Science proved the BLM-managed Carter Reservoir Mustangs are Spanish-Iberian horses requiring conservation. CRMI urges support “Stand With The Carters” Petition
PRESS RELEASE: RICHLAND, OREGON, UNITED STATES, January 13, 2022 /EINPresswire.com/ -- The unique Carter Reservoir Mustangs’ home on the range is located in Modoc County in northeast California and northwest Nevada within Washoe County on Bureau of Land Management (BLM) public land. The herd is managed by California BLM.
Knowing the herd was special and had observable Spanish physical characteristics and coloring (phenotype), the volunteer-driven non-profit, Carter Reservoir Mustangs, Inc. (‘CRMI’) was founded by Darice Massey in 2015 in order to intensively document, photograph, and obtain hair samples to scientifically prove the herd’s ancestral heritage through genotyping. This research forms the basis of CRMI’s mission: to protect and conserve the genetic, cultural, and historic significance of America’s endangered Carter Reservoir Mustang Herd, one of the rarest and most unique mustang herds still living in the wild today. They either directly trace back 500+ years to those horses brought to North America by the early Spanish explorers or their ancestors that escaped the extinction event in N. America about 10,000 years ago and survived as an isolated distinct population segment (a possibility revealed by a brand new study noted later).
Incredibly, 31 out of 31 Carter hair samples that were sequenced using mitochondrial DNA (mtDNA) and analyzed by Certagen Labs in Germany conclusively prove the herd is of Spanish-Iberian ancestry based on the maternal side. Certagen stated: "Our finding clearly indicates a Spanish origin of the ancestors of the mustangs living in the Carter Reservoir." 
All of the 31 Carter samples provided to Certagen fall into one of two clusters: 29 samples match Cluster D1, dominated by Iberian and North African horses; and two samples match Cluster D3, most characteristic for Dulmener from Mid and Southern Europe, American Mustang, and Andalusian. Those horses matching either the D1 or D3 clusters trace back to the D Supercluster representing the Iberian Horse population and are verifiably of Iberian descent. Because of these test results, the majority of the Carter Herd may well have the highest percentage of individuals with ancient Spanish-Iberian DNA of any U.S. wild herd tested to date, identifying the Carters as an irreplaceable Heritage Herd and Genetic Resource. Importantly, the D genotype is the oldest of known wild types dating back an estimated 500,000 years ago. [2,3]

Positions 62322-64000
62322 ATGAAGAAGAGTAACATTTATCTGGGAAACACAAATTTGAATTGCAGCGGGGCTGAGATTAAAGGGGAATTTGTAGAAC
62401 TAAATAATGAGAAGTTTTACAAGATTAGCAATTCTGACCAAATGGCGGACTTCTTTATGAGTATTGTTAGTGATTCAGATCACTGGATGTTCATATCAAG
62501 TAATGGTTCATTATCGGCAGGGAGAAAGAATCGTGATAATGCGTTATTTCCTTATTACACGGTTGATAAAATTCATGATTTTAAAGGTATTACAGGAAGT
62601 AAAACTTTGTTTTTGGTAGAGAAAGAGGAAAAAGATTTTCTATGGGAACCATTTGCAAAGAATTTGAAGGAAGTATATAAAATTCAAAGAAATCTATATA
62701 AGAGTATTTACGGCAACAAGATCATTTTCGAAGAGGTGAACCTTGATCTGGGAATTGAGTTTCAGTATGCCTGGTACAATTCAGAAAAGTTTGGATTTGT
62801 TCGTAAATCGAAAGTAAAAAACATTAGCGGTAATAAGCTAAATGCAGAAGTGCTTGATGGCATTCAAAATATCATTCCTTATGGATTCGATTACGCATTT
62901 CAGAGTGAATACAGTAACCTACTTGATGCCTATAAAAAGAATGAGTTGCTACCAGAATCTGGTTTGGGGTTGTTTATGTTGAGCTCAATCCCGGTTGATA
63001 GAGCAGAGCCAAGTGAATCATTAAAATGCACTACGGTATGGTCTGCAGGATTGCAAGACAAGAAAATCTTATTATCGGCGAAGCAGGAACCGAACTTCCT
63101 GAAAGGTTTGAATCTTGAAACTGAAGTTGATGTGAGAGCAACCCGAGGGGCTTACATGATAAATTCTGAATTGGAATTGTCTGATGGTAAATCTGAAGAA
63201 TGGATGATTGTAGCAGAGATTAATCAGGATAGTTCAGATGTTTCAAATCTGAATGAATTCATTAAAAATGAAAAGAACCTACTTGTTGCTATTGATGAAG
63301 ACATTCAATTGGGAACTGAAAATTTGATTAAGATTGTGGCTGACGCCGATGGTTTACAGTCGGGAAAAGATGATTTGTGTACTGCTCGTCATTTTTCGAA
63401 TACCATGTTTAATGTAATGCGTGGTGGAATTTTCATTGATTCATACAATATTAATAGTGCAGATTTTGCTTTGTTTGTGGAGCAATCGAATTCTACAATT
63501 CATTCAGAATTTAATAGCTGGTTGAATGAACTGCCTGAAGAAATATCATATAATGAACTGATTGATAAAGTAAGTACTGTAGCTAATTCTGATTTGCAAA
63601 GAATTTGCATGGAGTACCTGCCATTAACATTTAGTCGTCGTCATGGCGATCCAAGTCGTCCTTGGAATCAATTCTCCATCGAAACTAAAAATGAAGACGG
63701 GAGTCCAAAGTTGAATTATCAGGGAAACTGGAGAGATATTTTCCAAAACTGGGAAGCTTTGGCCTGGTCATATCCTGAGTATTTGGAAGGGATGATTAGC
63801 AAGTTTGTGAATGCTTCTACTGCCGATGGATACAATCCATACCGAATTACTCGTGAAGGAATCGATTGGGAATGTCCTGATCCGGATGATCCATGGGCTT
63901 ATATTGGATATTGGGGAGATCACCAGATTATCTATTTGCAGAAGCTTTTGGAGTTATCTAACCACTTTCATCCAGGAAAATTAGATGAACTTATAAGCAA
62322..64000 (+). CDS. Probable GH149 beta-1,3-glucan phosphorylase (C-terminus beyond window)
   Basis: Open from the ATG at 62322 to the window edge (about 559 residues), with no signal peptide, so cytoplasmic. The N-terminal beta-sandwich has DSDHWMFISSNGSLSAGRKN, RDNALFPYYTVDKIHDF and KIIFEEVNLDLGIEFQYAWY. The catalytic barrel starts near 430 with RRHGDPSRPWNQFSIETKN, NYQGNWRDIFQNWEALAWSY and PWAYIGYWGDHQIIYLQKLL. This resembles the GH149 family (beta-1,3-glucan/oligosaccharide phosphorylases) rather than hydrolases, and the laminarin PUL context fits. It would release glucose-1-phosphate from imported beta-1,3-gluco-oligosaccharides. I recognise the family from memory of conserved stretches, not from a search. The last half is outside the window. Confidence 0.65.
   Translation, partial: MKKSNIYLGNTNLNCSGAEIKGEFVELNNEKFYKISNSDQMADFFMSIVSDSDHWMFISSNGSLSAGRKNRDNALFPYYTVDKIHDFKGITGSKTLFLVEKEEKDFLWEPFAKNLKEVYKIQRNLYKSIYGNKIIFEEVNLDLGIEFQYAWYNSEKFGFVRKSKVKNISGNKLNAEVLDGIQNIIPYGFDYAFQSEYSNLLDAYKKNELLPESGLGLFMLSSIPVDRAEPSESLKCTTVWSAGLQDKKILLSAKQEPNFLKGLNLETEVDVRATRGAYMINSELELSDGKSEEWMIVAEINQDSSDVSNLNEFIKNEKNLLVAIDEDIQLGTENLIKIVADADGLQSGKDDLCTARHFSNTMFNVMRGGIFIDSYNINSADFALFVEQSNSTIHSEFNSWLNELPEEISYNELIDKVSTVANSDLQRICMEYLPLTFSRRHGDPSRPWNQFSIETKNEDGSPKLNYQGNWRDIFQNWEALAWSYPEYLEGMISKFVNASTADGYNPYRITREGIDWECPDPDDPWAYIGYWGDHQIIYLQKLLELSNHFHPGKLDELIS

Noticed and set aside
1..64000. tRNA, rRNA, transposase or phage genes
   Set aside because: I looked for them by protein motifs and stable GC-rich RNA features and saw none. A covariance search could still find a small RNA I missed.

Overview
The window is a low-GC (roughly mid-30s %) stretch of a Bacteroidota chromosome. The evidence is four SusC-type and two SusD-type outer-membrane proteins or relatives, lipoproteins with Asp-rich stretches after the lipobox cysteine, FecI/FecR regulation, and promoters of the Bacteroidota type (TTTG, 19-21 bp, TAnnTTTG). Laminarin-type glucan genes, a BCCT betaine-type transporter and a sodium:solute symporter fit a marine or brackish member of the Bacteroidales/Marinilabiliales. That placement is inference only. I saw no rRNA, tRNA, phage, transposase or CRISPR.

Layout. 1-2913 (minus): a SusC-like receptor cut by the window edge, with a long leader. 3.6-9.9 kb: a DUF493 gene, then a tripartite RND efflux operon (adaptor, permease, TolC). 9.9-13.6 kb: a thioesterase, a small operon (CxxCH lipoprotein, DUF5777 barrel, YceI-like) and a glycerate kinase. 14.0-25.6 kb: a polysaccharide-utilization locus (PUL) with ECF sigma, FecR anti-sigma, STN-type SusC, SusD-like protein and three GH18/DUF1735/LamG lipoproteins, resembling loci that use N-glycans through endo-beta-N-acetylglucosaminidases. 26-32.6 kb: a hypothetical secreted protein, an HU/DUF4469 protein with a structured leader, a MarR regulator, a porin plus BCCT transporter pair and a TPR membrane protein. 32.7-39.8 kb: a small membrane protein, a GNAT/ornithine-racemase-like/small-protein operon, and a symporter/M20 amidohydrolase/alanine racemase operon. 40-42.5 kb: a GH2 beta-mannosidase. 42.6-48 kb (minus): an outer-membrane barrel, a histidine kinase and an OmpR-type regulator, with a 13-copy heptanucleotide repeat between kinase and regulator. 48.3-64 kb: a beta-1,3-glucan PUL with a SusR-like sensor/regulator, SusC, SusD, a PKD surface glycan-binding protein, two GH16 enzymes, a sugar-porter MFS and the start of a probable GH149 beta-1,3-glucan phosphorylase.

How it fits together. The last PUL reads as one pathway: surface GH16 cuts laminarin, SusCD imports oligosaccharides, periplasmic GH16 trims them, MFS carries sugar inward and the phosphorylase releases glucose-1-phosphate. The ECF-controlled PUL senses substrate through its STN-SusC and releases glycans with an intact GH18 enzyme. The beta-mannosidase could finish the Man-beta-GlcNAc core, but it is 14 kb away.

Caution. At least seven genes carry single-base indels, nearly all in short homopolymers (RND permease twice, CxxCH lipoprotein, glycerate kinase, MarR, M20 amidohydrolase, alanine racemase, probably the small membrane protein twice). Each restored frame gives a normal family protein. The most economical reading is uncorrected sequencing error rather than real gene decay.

The reason for the herd's rarity is that it is quite isolated from intermixing with other wild herds or with domestic stock. The downside of this isolation is the possibility of inbreeding and genetic bottlenecking, which needs close monitoring. The majority of the herd exhibits stunning primitive “super dun factor” phenotype markings: large shoulder capes, bars, and smudges; dorsal stripes; herringbone stripes; ventral stripes; zebra stripes on the hocks and knees; armbands; outlined, dipped, and striped ears; multicolored manes and tails; cobwebbing on the forehead; and face masks on dun body colors that range from light cream to dark honey with black points, light to dark solid reds, together with some grullos (mouse grays). The remaining herd colors are bay, palomino, and chestnut. These solid colors increase the expression of the dominant super dun factor coloration.
Because Darice and the team know the Carter Mustangs probably better than anyone else from hundreds of hours of documentation and over 100,000 photos captured, CRMI can help with planning, protection, and conservation of the herd both on and off the range. A large roundup of the herd is inevitable in the near future by California BLM. In fact, BLM recently announced a bait and trap removal of up to 25 Carters deemed “nuisance” horses by a couple of private property owners and because of road safety concerns.
With seven years worth of detailed records, CRMI can support California BLM with scientific data on which bands and individuals should be removed, which should remain in the wild, and which are good candidates for sanctuary to conserve the ancestral genetic lineage. This knowledge will benefit the continued genetic health and integrity of the herd both on and off the range and will help avoid any of them indirectly going to brutal slaughter in Canada and Mexico.
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Rare Wild Horses in N. California Confirmed To Have Spanish-Iberian Bloodlines
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Wild Horse Ranch Productions
January 13, 2022, 07:12 GMT
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Carter Reservoir Mustangs, Inc.